Dan, I'm basically with Michael on this one. My take on the issue is that there is accurate color, and then there is pleasing color. In my discussions with many photographers over a long period of time, I have come to the conclusion that most photographers do not actually want accurate color, despite making that claim. Often it is stated the photographers want the colors in their images to be "as they remembered them" but human memory for color is actually not that accurate (at least not in the physical sense). For instance, we tend to remember grass as being a little greener than it actually was (more yellow-ish in reality). This isn't helped by our long training of seeing captures done with popular films such as Velvia. Sometimes skin tones are really reddish even if we don't want them to look that way in the pictures.
Camera manufacturers understand this concept of accurate vs. pleasing better than anyone else. They've done the market research. It explains why, for instance, Canon used to have the equivalent of its 'neutral' picture style as the in-camera default, but now they've switched to 'standard' -- which is much brighter, more contrasty, more saturated, and much less accurate.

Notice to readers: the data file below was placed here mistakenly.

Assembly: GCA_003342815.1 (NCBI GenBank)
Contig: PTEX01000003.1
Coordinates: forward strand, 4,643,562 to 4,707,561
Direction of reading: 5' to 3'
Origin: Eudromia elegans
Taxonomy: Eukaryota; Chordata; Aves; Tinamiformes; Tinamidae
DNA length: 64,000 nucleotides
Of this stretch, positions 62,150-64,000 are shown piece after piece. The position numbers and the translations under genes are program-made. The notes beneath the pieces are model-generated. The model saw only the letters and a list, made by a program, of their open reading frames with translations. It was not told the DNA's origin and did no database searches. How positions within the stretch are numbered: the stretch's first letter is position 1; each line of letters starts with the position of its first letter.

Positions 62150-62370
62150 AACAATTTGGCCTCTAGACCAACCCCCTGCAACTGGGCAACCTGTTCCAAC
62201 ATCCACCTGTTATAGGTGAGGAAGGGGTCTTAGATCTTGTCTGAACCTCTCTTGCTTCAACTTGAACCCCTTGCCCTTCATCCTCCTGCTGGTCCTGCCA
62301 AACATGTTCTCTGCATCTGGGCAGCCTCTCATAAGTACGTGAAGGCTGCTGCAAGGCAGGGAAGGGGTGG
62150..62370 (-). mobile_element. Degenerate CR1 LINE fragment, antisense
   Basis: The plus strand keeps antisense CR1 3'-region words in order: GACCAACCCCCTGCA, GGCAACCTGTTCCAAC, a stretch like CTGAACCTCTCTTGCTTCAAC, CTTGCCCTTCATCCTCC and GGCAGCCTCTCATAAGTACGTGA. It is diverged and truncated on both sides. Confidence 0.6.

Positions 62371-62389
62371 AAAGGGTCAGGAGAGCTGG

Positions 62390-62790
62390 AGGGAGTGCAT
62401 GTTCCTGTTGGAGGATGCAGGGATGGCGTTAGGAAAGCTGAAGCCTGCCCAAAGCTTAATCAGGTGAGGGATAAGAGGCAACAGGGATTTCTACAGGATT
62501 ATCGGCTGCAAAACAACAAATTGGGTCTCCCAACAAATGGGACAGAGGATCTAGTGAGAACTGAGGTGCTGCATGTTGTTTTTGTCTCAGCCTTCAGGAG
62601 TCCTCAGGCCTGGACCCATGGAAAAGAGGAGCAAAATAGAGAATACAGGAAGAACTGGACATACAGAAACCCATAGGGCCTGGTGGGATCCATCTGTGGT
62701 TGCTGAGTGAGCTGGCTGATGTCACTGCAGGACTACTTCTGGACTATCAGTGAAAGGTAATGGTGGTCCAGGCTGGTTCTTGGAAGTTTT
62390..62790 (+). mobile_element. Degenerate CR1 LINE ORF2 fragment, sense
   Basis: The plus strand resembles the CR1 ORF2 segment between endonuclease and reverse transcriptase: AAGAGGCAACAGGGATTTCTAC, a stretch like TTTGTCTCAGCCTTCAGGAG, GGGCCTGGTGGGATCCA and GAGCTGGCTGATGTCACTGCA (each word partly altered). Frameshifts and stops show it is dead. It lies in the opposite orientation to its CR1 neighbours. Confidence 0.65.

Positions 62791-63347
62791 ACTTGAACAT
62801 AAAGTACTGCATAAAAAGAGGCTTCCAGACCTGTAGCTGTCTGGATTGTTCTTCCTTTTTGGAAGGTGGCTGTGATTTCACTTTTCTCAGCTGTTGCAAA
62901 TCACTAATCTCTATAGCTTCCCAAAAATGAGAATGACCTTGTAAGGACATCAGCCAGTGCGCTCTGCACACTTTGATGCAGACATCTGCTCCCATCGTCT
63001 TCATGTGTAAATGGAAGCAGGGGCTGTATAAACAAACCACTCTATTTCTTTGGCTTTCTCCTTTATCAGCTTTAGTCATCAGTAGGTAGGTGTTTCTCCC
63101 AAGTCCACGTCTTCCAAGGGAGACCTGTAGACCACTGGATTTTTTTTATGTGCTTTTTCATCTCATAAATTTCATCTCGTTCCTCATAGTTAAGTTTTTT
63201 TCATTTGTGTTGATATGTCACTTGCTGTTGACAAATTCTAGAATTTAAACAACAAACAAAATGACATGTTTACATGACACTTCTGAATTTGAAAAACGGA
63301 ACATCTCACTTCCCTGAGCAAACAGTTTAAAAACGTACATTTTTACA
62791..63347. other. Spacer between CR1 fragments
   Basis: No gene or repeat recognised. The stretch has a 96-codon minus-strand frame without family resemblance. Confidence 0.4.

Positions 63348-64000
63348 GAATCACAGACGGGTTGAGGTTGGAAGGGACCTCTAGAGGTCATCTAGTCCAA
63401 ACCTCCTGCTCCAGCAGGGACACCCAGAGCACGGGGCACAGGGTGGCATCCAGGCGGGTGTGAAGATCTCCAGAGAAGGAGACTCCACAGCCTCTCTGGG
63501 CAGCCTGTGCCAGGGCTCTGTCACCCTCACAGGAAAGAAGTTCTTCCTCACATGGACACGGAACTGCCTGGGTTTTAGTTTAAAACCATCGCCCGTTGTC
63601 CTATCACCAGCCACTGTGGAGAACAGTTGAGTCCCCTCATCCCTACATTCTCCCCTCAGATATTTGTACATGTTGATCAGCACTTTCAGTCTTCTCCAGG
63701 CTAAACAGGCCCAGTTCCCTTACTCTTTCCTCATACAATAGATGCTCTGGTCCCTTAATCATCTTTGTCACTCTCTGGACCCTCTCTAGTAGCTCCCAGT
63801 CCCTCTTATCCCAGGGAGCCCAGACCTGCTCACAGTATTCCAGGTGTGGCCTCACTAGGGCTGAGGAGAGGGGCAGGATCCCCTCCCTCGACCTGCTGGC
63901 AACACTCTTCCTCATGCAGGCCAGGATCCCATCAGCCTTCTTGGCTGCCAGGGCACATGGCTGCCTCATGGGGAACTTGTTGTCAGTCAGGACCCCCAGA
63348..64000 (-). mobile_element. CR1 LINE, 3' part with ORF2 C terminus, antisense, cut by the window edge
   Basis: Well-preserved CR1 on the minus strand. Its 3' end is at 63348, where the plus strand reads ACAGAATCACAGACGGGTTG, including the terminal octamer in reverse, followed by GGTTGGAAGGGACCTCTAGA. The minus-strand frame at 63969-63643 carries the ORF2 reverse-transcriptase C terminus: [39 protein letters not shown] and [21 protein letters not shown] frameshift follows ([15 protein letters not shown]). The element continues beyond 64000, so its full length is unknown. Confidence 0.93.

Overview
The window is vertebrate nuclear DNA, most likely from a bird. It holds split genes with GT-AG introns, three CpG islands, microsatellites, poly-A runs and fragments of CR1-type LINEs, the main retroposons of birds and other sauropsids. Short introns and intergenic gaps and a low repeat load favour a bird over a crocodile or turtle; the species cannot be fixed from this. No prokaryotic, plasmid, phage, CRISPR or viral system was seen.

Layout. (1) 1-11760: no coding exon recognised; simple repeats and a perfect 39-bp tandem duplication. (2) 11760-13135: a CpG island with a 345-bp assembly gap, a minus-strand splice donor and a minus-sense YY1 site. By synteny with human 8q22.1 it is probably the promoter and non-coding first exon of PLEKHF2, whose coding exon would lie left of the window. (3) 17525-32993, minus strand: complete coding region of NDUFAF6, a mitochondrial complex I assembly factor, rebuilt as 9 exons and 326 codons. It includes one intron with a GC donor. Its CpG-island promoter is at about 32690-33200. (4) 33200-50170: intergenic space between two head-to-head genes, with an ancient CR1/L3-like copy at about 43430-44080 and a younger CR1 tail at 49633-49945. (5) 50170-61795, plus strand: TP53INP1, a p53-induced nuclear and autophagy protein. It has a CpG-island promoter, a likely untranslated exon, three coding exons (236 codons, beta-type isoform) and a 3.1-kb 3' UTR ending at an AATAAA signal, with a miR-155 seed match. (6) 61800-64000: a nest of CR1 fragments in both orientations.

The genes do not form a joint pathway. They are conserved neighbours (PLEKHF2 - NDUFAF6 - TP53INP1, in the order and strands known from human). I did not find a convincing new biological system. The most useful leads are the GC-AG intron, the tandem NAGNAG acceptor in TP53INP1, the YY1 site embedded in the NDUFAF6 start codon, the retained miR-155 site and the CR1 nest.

With the new Adobe Standard beta profiles we've tried to strike a balance between pleasing vs. accurate. This is obviously very subjective. The DNG Profile Editor allows one to build custom profiles to optimize colorimetric accuracy, but don't be surprised if you like the Adobe Standard beta profiles more in some (or even many) practical cases.